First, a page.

Rob Price
Gutbrain Records
rob + = email

2019 July 17 • Wednesday

Before Hugo Gernsback launched Amazing Stories magazine, which was important enough to science fiction for the genre's biggest award to be given the name The Hugo in acknowledgement, he was editor of some other magazines.

Here's an example of one: The June 1924 Science and Invention.

The cover story isn't quite as dramatic as the cover painting. It's just a two-page spread considering mostly undramatic ways the world might end, such as the sun dying etc.

The more quotidian and ephemeral content is more interesting to me. Consider this article on a new advertising method. This seems totally bonkers. Did this actually happen? Was it as crazy as it sounds?

The caption reads: "One of the most novel advertising features seen lately was obtained by releasing balloons from an airplane as it flew in a course which spelled out words. Each balloon supported a small pot of chemicals which were automatically ignited after it was released from the plane. The chemicals gave a bright flare of light, forming the words".

Imagine walking down the street only to have chemical-drenched popped balloons falling on you!

As always, there are numerous excellent illustrations to admire.

An interesting feature breaks down some fundamental movie-making techniques. This seems like a pretty cutting-edge article to have in 1924!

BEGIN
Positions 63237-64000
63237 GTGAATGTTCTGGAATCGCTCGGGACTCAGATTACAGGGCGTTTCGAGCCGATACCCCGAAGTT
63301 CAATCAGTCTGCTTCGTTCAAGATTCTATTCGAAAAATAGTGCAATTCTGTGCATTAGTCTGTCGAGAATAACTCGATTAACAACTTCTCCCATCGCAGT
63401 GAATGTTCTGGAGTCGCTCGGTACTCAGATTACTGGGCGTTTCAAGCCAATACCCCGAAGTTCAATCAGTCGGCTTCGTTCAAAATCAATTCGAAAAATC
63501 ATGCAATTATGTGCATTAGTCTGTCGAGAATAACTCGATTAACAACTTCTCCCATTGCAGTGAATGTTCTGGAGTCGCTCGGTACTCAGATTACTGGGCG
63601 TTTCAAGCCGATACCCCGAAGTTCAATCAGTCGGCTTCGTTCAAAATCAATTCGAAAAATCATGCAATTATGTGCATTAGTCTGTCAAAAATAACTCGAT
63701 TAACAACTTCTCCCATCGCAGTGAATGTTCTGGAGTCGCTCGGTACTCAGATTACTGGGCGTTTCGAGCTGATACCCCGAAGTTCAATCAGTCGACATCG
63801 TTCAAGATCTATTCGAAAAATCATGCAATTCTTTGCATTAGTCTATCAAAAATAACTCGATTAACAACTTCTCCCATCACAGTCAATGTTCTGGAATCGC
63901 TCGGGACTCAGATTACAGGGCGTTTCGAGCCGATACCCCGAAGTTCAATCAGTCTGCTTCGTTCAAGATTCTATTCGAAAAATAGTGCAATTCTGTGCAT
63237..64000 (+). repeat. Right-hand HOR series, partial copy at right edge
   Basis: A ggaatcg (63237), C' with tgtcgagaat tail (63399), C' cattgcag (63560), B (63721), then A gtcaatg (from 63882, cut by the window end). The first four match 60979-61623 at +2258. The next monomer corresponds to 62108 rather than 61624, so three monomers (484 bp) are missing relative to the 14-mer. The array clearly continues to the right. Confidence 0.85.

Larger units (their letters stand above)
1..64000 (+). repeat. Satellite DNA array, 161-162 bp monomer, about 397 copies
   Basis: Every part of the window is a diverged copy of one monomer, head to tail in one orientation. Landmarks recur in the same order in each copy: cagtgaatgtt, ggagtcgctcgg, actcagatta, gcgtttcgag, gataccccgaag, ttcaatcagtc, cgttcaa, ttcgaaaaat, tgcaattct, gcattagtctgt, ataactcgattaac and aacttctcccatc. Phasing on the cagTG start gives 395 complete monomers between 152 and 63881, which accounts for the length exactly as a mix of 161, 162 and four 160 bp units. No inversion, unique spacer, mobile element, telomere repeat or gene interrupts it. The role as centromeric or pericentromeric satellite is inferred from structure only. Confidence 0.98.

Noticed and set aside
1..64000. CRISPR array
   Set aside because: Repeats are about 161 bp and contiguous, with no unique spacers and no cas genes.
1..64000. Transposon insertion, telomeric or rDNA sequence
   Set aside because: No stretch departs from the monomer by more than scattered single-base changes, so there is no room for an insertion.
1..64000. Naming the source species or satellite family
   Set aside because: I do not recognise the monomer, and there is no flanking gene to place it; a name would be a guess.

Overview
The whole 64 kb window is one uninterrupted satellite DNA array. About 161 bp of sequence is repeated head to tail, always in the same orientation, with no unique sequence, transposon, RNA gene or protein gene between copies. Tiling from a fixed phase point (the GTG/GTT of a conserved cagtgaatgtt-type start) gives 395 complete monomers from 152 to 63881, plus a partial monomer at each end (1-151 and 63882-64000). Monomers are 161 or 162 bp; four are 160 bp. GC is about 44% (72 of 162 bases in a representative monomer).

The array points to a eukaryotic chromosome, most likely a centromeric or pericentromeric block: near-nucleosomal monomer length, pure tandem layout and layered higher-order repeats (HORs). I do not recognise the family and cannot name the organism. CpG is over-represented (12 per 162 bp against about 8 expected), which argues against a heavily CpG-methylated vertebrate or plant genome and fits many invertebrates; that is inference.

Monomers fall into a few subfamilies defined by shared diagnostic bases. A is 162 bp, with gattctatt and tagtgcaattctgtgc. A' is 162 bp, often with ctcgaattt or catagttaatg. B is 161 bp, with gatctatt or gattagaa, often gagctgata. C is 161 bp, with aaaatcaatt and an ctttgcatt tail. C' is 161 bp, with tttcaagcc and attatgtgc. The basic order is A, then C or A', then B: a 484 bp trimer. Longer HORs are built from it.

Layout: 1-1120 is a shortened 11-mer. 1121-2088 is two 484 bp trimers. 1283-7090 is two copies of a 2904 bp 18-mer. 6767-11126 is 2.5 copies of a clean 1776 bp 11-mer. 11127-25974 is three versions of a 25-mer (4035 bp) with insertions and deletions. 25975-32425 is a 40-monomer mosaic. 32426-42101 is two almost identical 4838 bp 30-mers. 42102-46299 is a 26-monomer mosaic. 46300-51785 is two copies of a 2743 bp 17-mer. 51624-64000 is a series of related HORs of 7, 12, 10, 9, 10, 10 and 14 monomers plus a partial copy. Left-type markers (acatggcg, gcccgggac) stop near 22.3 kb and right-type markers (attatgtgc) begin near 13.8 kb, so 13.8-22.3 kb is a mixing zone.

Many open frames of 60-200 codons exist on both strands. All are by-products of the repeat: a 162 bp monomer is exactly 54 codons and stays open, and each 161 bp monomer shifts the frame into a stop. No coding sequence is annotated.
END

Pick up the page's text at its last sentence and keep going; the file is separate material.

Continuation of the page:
There's also this, about how "Girls Enjoy Astronomy Studies".

I wonder whatever happened to Isbael Hutcheson, Eleanor Loomis, Mary De Vausney and Charlotte Denny.

And then another educational feature, about how to spot gamblers who cheat! This magazine covered a lot of ground!

But we saved the best for last. Of these "Two Peculiar Experiments", it's the first that interests us.

"At St. Catherine's Hospital, Brooklyn, N.Y., surgeons have found great advantage in performing certain operations with the aid of a phonograph. Surgeons removed the appendix from a patient with local anaethesia, while jazz music entertained."

Well of course it would have to be Brooklyn, wouldn't it? Fucking hipsters. (St. Catherine's was even in Williamsburg!!!)

And this is an amusing foreshadowing of Benedict Cumberbatch's Doctor Strange listening to Chuck Mangione's "Feels So Good" in the operating room.

But what jazz record were they listening to in Brooklyn during that 1924 appendectomy? Bix Beiderbecke made his first recording in February of that year. Sidney Bechet's first records were cut the year before.

Should health insurance cover your record shopping? Because I'm almost certainly beyond my deductible.